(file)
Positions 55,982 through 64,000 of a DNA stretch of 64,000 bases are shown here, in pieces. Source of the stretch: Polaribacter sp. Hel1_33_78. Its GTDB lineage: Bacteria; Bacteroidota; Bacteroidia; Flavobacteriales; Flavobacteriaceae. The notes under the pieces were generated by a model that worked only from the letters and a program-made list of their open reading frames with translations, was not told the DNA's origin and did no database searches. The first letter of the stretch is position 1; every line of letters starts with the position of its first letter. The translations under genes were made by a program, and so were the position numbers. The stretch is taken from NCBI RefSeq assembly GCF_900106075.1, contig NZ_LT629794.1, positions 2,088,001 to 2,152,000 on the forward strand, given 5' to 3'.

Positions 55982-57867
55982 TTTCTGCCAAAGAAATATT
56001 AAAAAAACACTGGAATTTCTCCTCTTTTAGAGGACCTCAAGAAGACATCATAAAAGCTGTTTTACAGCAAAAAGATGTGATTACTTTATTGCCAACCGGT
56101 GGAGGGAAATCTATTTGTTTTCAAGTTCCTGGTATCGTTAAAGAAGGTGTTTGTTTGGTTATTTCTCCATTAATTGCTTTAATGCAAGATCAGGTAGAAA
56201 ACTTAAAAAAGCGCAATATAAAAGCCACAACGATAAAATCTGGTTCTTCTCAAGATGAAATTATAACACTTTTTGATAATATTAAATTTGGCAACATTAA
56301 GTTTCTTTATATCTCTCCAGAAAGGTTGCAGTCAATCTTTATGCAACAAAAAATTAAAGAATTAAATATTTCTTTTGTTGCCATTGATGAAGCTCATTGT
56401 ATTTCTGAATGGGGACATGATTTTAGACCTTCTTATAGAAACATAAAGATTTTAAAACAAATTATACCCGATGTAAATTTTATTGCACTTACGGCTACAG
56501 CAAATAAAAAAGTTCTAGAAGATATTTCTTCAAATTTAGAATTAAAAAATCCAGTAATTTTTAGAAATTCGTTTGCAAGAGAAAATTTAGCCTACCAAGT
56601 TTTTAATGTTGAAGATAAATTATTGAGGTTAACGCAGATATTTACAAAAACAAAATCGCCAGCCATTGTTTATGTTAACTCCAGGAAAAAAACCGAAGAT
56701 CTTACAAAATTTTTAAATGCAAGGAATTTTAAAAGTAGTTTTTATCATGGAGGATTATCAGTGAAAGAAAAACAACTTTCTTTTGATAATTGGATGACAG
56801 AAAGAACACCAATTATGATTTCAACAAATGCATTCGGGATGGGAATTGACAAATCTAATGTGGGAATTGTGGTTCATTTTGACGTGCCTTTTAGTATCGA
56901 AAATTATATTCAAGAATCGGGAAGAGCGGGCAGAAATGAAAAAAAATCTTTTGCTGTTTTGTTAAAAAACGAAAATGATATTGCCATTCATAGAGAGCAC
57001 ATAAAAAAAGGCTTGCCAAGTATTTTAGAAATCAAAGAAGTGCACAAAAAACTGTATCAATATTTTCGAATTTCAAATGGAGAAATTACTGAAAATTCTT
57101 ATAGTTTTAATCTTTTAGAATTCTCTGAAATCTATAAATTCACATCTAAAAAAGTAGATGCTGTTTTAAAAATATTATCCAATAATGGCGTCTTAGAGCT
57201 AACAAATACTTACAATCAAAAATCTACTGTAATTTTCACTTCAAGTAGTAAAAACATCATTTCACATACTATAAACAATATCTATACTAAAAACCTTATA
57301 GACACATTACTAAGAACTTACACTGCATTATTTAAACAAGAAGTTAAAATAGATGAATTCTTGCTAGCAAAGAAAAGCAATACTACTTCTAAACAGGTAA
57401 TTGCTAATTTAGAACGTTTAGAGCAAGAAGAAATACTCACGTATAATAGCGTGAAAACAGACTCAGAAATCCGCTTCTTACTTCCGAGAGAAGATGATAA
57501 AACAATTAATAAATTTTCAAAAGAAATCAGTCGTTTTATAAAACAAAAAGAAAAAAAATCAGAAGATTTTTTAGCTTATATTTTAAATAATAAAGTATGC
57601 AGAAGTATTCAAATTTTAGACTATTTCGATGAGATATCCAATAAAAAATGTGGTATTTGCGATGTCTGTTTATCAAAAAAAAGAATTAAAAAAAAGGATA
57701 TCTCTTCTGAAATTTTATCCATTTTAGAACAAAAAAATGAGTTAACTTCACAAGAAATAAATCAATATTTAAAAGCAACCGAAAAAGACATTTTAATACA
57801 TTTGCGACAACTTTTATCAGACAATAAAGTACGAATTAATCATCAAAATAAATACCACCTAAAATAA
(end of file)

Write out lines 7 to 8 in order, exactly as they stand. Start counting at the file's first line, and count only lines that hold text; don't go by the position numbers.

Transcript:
56301 GTTTCTTTATATCTCTCCAGAAAGGTTGCAGTCAATCTTTATGCAACAAAAAATTAAAGAATTAAATATTTCTTTTGTTGCCATTGATGAAGCTCATTGT
56401 ATTTCTGAATGGGGACATGATTTTAGACCTTCTTATAGAAACATAAAGATTTTAAAACAAATTATACCCGATGTAAATTTTATTGCACTTACGGCTACAG